Former Senior Principal Researcher at Microsoft Research takes up a new appointment at Lancaster University

Headshot of Steve Hodges

Steve previously worked on technology related to millions of devices, used by tens of millions of users, in areas as diverse as consumer electronics, logistics, education and healthcare. Steve’s focus on highly innovative hardware-plus-software solutions has led to over 125 patents and scientific papers with more than 25,000 citations.

Steve said: “after nearly 20 years at Microsoft Research I’ve decided it’s time for a new challenge, and I have moved to Lancaster University as a Distinguished Professor in the School of Computing and Communications.”

“At Lancaster I’m looking forward to working with the next generation of computer scientists and pursuing a research agenda with three areas of focus: new directions for physical computing in the classroom and beyond, working even more closely with the Micro:bit Educational Foundation; new assistive devices for people with disabilities, including wearable cameras, hearing aids and input devices; and new technologies that ease the transition from device prototypes to products, working with the EPSRC-funded Pro² Network+.”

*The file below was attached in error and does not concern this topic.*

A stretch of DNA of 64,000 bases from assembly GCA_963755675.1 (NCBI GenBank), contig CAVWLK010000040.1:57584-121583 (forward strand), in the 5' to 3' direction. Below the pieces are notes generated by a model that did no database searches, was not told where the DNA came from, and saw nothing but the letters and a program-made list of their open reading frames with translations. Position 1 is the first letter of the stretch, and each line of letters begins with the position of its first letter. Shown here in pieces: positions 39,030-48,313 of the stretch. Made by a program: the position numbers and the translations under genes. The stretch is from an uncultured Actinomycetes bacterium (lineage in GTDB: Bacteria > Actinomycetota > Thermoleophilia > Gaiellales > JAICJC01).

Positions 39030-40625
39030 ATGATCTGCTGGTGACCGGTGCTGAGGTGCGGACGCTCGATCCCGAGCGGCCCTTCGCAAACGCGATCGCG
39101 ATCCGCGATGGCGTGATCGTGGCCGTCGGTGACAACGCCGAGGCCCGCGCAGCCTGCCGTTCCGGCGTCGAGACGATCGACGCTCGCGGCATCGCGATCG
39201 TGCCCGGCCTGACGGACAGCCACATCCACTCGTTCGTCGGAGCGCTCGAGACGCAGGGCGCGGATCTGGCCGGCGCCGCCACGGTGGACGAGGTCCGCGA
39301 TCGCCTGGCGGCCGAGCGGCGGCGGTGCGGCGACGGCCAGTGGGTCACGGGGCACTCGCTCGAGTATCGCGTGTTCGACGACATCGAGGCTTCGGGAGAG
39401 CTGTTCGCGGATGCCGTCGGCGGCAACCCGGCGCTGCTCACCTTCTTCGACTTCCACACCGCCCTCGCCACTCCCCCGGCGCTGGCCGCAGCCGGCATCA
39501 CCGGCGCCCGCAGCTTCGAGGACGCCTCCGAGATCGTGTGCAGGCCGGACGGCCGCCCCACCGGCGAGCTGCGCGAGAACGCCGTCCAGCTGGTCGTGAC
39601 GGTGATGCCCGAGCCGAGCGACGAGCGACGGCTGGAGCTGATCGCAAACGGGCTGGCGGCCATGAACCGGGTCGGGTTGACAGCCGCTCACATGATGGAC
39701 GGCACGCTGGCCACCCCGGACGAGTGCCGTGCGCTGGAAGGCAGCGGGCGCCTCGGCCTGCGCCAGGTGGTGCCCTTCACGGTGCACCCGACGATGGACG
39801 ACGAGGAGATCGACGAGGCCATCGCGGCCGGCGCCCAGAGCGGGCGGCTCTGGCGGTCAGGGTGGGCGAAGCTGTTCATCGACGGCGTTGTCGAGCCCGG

Steve has indeed worked on a wide variety of projects over the years. He provided technical leadership during the development of the BBC micro:bit, instigating a small team to complete the hardware design and oversee on-going production. Since then, the micro:bit has reached an estimated 1.5% of children worldwide. He is co-creator of the Jacdac electronic device prototyping platform, and he led the research team behind the SenseCam wearable camera which has featured on the BBC, in Time magazine, and has been on display in the London Science Museum for over a decade.

Head of Department for the School of Computing and Communications, Distinguished Professor Nigel Davies said: “We are absolutely delighted that Dr Steve Hodges is joining us.  Steve is an internationally renowned researcher with an outstanding track record of real-world impact from his work in areas as diverse as memory augmentation, low-cost devices and computer science education. He was one of the key architects of the micro:bit project that has helped over 44 million children in 60 countries learn to write computer programs - having a global impact on society’s ability to harness the potential of computer science.”

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